“A semi-autonomous database is like a semi-self-driving car,” Oracle co-founder and CTO Larry Ellison told attendees at the company’s OpenWorld event. “You get in, you drive, and you die.”
Why the comparison? Ellison was responding to an article he read – provenance not known – around rumours Amazon was building a ‘semi-autonomous’ database. It’s not much of a surprise. Oracle’s autonomous database is certainly Ellison’s favourite topic right now – but bashing the biggest player in cloud infrastructure must rank a close second.
The first keynote of Oracle OpenWorld, in San Francisco this week, focused on the next generation of cloud computing. The company’s vision is based around the autonomous database, but now added to this is a rearchitected infrastructure – what it calls the second-generation cloud.
“I’m not talking about a few software changes here and there,” said Ellison. “I’m talking about a completely new hardware configuration for the cloud. We had to add a new network of dedicated independent computers to surround the perimeter of our cloud – these are computers you don’t find in other clouds.”
Key to this revamped infrastructure, Oracle added, was around separate machines for customer data and the vendor’s control code. It’s a two way street, Ellison said; you don’t have to trust us, and we can’t trust all of you. Oracle can’t see customer data, but bad actors won’t be able to look at or modify their code either.
Naturally, the Oracle CTO had a comparison at hand. “If you look at the AWS cloud – in that machine can be one customer, could be multiple customers, but in that machine is the AWS cloud control code sharing the computer with customer code,” said Ellison. “That means you’d better trust your customers. You’d better trust all your customers. It’s a fundamental problem with the architecture of the cloud.”
Many of the other selling points of the autonomous database, from purported better performance to price cuts, had been covered previously when announcing capabilities for transaction processing and data warehousing, although it didn’t hurt to remind the audience.
Yet the primary focus was around security – providing ‘impenetrable barriers’ to block threats from getting to the cloud, and robots to find threats and eliminate them. All autonomous, of course. “It’s easy to say, but very hard to do to build a secure cloud,” said Ellison. “If it was easy to do, someone would have already done it.”
The focus on automation and the rise of machine learning is clear across the C-suite. Mark Hurd, Oracle CEO, told attendees at his keynote session that his company saw AI as a ‘core feature that will get embedded into virtually every application’, rather than an independent solution. “I don’t think there’s much of a debate the cloud market is accelerating – it’s moving quicker than expected,” said Hurd. “You’re going to start seeing the next generation of cloud technology capabilities – driven by AI.”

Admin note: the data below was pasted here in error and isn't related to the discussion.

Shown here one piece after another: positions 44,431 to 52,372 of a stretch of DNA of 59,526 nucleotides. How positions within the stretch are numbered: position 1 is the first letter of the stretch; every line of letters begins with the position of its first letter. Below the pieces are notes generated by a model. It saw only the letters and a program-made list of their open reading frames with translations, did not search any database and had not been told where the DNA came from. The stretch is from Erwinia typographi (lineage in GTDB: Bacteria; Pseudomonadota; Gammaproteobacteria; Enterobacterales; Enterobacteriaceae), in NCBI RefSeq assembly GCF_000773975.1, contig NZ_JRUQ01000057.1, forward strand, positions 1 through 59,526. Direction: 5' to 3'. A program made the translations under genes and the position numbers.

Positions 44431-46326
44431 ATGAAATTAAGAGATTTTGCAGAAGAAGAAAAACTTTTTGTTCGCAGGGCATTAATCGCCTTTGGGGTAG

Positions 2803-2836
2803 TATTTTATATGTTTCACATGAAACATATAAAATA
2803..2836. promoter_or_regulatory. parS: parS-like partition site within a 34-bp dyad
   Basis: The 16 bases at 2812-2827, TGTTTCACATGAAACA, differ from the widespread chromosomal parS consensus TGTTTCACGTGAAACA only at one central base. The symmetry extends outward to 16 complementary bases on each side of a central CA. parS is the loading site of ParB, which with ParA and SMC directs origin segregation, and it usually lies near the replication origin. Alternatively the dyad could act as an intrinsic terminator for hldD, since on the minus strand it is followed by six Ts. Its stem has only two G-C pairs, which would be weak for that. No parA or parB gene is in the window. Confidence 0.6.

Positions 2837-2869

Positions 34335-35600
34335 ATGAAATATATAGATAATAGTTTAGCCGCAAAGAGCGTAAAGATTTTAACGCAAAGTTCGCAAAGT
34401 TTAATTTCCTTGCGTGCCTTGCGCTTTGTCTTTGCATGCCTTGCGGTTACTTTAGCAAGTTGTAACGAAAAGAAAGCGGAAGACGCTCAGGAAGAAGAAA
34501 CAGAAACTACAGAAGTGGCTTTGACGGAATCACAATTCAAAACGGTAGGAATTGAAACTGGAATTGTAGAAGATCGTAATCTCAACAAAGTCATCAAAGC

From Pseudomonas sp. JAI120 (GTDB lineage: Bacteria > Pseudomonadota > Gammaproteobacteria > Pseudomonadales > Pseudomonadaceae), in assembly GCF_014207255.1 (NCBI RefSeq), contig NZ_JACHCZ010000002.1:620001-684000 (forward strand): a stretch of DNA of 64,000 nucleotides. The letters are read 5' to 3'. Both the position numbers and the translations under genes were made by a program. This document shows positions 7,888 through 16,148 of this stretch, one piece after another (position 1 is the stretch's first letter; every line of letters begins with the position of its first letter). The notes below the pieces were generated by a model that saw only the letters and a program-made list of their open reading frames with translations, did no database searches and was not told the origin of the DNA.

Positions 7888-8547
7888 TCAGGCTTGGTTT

Plenty more news was announced at OpenWorld. Of most interest was Oracle’s burgeoning cloud region roadmap. By the end of next year, the company said, it would open additional regions across four geographies; Europe, North America, LATAM, and a particular focus on Asia Pacific, including Australia, India, Japan and South Korea. Elsewhere, Oracle announced business-ready blockchain applications – a technology the company has certainly had an interest in – while on the AI theme, Oracle Digital Assistant was launched to automate routine tasks and support various applications, from ERP to CRM.
As much as AI has beget the conversation around what it will mean for those with more mundane jobs, Ellison noted that Oracle’s autonomous database won’t mean companies’ admins will be out of the door anytime soon. “There is an incredible shortage of skilled IT professionals, and it’s good if we take out some of the mundane drudgery of running a database,” he said. “Your developers, your administrators, are now working on tasks that are higher value for the business.”
Ellison told attendees that it had taken a long time for Oracle to get here – the company had previously said it was a ‘major milestone’ – so this did feel like the point of no return. Oracle’s public cloud services will be sold solely for its generation two cloud from now on. “It required a fundamental rearchitecture of our cloud,” he said. “We did that and, as a result, we have these two key technologies that protect the cloud and protect your data.”
Picture credit: Oracle/Screenshot
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